LIVING LEGACY: The hardworking mother-daughter pair reflect and look ahead. (Below) Anya at work in the costume department,.
As they gear up for the Boxing Day premiere of their latest musical comedy, The Upses and De Downzies Dem, TALLAWAH spends time with playwright-lyricist Barbara Gloudon and costume mistress Anya Gloudon talking about classic pantomimes, handling criticism, and their one-of-a-kind mother-daughter relationship.
On their personal favourite pantomimes: To say the least, Barbara and Anya Gloudon have fond memories of working on the annual production, including those extra-special shows they’ll never forget. “When we did Pirate Princess, with Leonie [Forbes] and Oliver [Samuels], it was so successful that we toured London’s West End and across the Caribbean. Trinidadians came to see it, the Eastern Caribbean came out to see it, and I think we even hosted a school from Tobago,” recalls Mrs. Gloudon. For Anya, the field trips and depth of research bring out the fun side of the pantomime experience. “For Pirate Jack, we went to Old Harbour Bay,” she remembers, “and I’ll never forget a scene with the pelicans and some dogs, while we were watching the boats come in.”
On the continued islandwide support: “Audiences come from as far as Negril and Port Antonio. The St. Thomas buses come every year. The school groups like Munro and St. Hilda’s come every year. What they like is that we provide entertainment for the whole family,” Mrs. Gloudon notes. Adds Anya, “We have this one group that comes in from Westmoreland every year and when they reach you know. They arrive in the morning, eat, freshen up and then watch the show.”
On handling the criticism: It comes with the territory, Mrs. Gloudon insists, but they’ve learned to take it in stride. “We get criticized all the time, and some of it has been very mean,” she says. “The work that we do doesn’t satisfy everybody, and we don’t expect that it will. But we continue to do the best that we can with the little that we have.”
On the Pantomime Company’s family atmosphere: The family that plays together stays together. Whether embarking on field trips or prepping for the big opening night, the Panto crew maintains tightly knit bond. Food and fellowship are key ingredients. “If we’re having a long rehearsal or a performance, we make sure that they have a meal, even if its soup and bread. On Pantomime Sunday, everybody gets their Sunday dinner – and the vegetarians are specially taken care of,” shares Mrs. Gloudon, a mother figure for the younger castmates. “We don’t have great sums of money, but we treat each other with respect and dignity.”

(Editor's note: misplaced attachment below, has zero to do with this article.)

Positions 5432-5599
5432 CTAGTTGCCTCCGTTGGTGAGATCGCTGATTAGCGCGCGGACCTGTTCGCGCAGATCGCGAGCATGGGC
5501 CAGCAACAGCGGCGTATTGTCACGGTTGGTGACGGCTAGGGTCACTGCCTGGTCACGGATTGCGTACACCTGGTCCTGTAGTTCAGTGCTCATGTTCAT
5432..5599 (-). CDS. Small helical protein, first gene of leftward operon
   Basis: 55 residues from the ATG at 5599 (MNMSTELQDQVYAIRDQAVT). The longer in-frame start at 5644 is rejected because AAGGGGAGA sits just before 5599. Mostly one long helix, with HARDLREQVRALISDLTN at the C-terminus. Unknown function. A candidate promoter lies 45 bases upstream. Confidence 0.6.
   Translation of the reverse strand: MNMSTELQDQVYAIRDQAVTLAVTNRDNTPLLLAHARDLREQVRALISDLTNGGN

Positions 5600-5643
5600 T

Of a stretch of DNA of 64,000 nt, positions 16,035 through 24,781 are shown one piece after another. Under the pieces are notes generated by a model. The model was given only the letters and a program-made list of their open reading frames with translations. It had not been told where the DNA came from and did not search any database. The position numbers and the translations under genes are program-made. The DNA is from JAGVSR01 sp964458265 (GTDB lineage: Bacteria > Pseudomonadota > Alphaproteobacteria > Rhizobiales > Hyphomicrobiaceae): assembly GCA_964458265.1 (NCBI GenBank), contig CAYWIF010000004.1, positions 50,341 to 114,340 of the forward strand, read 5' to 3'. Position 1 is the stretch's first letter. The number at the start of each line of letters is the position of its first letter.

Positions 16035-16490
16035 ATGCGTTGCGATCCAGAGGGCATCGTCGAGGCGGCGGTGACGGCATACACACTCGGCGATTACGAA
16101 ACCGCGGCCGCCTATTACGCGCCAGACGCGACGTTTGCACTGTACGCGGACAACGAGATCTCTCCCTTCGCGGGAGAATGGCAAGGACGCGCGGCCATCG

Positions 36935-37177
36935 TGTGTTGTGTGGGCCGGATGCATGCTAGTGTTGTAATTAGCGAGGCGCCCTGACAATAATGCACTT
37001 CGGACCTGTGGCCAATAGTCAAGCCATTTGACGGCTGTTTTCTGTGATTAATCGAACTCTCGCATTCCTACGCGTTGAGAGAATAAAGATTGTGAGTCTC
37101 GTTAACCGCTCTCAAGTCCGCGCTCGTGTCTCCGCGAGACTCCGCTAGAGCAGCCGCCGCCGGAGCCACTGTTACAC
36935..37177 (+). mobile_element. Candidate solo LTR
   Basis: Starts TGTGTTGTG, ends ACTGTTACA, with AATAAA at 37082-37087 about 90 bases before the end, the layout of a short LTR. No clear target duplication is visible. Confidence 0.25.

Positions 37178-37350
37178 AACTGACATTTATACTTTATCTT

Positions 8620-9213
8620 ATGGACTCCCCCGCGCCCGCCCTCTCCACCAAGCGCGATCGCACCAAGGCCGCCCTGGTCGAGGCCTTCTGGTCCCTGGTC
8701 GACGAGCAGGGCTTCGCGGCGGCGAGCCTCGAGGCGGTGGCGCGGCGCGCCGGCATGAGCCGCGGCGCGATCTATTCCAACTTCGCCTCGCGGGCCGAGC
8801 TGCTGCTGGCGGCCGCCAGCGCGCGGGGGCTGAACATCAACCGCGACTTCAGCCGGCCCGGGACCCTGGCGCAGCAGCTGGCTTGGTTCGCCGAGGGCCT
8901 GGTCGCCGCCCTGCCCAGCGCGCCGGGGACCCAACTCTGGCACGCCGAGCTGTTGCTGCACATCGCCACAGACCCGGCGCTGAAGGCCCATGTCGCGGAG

On nurturing talents that have become big names: “A lot of them got their start with us,” says Mrs. Gloudon, referring of courser to the dozens of local actors who have pantomime productions on their résumés. It’s a long list that includes Nadean Rawlins, Terri Salmon, Volier Johnson, Michael Nicholson, Karl Williams and Oliver Samuels, et al. “I have to make special mention of Oliver because no matter where in the world he is interviewed, he always expresses his gratitude to the Pantomime for moulding him.”
On their mother-daughter dynamic: Barbara and Anya Gloudon bicker, laugh together and regularly bounce ideas off each other. In other words, they’re the quintessential familial pair. What makes their relationship work so well? “Oh, she’s a horrible person,” Mrs. Gloudon jokes, to which Anya responds calmly, “I have to make sure I keep her on track.” Laughter ensues. See, they’re perfectly in sync with each other.
> PART 1: The Gloudons relish their roles as custodians of the Pantomime's history